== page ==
One frustration noted by the panel is that organizations don't necessarily want to spend money to measure.

Another question the panel examined was: Is conventional advertising dead?  Some on the panel Some said conventional advertising is dead -- just like some say the press release is dead. I disagree.

The problem with looking at online vs. conventional marketing is that people access info across platforms so you need communicate that way.  It's how you use advertising, a number of panels said. And it's important not to put initiatives into buckets. I remember that a cable client kept referring to the difference between cable and TV, and I pointed out that for those outside the industry, most people look at the TV and their remote, and don't think too much about the differences between cable and broadcast. Now, given the range of ways we interact with media -- via TV/cable, smartphones, tablets, etc., brands must look cross-platform, to enable people to access content whichever way they may want. And how they access content changes throughout the day; during their commute, it may be radio. While grabbing coffee, it may be their smartphone. During the day, it's their computer. And somewhere along the way, it's their tablet. The point some panelists made was that you ignore potential customers if you ignore one platform.

That holds true for those focusing exclusively on social media.  Twitter should not be the only channel. Remember, one panelist said: Twitter is not as pervasive as it is in the room.  Companies need to make it easy for people to connect, whichever way they want to.

That said, a big point of discussion was the need to monetize and measure social media, and not be afraid to experiment.

One of the last questions taken up by the panel is do most brands need a mobile app? The answer: assess the need for a mobile app on a case-by-case basis.  But every brand needs to make sure their sites are mobile-optimized. (One panelist made the point that if Android continues to gain share over iOS on smartphones, optimized mobile sites will be more important that apps, since the app-based approach and app market really belongs to Apple.)

The final question was whether panelists feel we're in the middle of a unprecedented marketing transformation.  One panelist said, "No. I think we're just at the beginning."

Redesigning Workplace

Thanks to technology, the workplace has changed dramatically. A decade ago, you probably carried a huge brick of a cellphone and a heavy laptop. Today, you probably carry some combination of a smartphone, an MP3 player, a tablet and a laptop -- and all the accessories and chargers. While that may seem like a lot of devices to lug around, the fact is that they free us up to work and play anytime, anywhere.

One of the technologies that interests me most -- videoconferencing -- was a solution 10 years ago that only big businesses could have afforded, with room systems costing hundreds of thousands of dollars. Today, smartphones and tablets now offer video chat capabilities.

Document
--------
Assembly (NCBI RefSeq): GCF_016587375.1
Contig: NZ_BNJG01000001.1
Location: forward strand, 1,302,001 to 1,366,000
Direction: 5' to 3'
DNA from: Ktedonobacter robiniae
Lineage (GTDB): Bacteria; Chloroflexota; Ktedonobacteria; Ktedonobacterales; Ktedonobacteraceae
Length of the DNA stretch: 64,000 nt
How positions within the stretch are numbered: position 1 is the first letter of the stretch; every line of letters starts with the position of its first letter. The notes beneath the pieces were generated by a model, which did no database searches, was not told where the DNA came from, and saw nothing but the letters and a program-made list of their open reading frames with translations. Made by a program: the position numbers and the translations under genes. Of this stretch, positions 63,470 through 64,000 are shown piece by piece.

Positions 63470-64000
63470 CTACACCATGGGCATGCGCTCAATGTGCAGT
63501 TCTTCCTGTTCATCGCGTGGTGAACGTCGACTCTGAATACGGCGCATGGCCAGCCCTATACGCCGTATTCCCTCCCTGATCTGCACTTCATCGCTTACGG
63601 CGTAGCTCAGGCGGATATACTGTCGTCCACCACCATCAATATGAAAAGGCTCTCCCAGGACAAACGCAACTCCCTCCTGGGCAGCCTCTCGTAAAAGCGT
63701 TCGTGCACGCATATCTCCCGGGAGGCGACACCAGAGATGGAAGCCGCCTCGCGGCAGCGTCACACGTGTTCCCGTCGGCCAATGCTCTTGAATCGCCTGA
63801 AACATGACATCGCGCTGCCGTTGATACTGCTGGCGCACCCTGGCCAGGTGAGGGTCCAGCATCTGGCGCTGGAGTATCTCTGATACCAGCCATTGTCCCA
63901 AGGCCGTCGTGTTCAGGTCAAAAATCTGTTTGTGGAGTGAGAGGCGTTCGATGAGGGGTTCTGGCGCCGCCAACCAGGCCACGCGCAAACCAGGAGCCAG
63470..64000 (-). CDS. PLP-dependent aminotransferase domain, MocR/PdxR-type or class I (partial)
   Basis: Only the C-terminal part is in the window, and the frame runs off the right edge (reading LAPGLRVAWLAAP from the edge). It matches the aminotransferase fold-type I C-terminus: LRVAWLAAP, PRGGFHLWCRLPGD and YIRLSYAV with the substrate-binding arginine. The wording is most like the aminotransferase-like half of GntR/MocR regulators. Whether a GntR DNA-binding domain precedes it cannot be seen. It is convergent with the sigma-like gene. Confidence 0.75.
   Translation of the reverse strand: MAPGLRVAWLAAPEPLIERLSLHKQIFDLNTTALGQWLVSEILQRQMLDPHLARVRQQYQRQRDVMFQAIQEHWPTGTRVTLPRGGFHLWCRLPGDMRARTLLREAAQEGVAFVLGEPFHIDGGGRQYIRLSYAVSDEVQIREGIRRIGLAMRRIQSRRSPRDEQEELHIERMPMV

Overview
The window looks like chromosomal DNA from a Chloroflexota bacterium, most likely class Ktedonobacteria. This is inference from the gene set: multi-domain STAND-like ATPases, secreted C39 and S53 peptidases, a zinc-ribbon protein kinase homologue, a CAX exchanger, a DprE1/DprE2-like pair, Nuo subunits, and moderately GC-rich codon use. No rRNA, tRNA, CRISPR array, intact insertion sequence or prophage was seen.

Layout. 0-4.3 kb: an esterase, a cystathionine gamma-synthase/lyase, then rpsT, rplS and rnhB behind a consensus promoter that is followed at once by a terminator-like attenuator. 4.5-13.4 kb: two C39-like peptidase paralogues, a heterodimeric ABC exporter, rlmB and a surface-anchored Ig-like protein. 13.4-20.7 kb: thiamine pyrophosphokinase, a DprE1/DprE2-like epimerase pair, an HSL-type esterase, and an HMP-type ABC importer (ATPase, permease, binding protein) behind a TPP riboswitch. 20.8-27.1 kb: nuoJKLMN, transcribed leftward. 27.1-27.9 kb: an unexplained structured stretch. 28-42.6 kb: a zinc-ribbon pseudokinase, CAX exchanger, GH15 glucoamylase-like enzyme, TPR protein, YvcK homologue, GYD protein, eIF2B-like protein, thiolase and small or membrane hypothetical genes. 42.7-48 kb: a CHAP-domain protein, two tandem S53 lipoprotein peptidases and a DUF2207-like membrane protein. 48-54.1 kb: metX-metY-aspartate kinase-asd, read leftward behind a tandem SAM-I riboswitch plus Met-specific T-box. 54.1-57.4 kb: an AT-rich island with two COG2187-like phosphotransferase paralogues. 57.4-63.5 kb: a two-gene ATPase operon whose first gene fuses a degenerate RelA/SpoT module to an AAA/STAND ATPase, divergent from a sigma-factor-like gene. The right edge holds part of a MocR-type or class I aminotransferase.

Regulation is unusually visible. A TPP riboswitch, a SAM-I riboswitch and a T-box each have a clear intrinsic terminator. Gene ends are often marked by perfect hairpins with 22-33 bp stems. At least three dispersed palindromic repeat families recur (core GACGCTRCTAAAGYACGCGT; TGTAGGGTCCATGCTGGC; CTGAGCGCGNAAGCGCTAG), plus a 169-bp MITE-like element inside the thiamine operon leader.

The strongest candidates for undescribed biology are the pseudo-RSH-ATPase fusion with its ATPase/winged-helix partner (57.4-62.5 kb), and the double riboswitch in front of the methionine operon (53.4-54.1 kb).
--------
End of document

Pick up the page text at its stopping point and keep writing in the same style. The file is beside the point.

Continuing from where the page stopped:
As people become accustomed to videoconferencing at work, businesses need to redesign cubicles to enhance videoconference experience for those on the other side of the videoconference. For people who work next to a window, outside glare can cause people to squint, for example. Or, because of current office lighting, people may appear to be either lurking in the shadows or checking in from a desert. In the Aug. issue, Fast Company ran an illustration of an updated cubicle (Redesigning: Cubicles). Some of it was tongue-in-cheek, like Dilbert creator Doug Adams' suggestion of "adding a foldout seat [that as] soon as it's down, 'a timer starts that makes your phone ring after a few minutes, so you can excuse an unwelcome guest."

But at least one suggestion makes a lot of sense: "Webcam lighting: To streamline digital meetings, [a} switch instantly adjusts cubicle lighting to offset the brightness of the computer screen."

That makes a lot of sense to us. Check out Redesigning: Cubicles for other tips.

Tuesday, September 13, 2011

Adopting our workplace for how we work today

On paper (for whoever still uses paper), it might seem unlikely that a Duke University English professor is a driving voice in how to approach and address the "bewildering pace of technological change."

But Cathy Davidson is interested in more than essays and punctuation.  As profiled in last month's Fast Company, Davidson is the "cofounder of HASTAC (Humanities, Arts, Science, and Technology Advanced Collaboratory), an international network of academics inspired by new technology, which administers the annual Digital Media and Learning competition with the MacArthur Foundation. Davidson believes that true conceptual innovation is needed to reinvent our homes, schools, and workplaces for the demands of the digital age. She calls her approach 'technopragmatism,' or 'technorealism.'"

As Beloit College's annual Mindset List points out, this year's freshman class barely remembers dial-up Internet access. Davidson says, "We're at the perfect moment to begin reimagining our institutions and developing practices to deal with the onslaught of information, the reality of constant connectedness, and the challenges of global collaboration."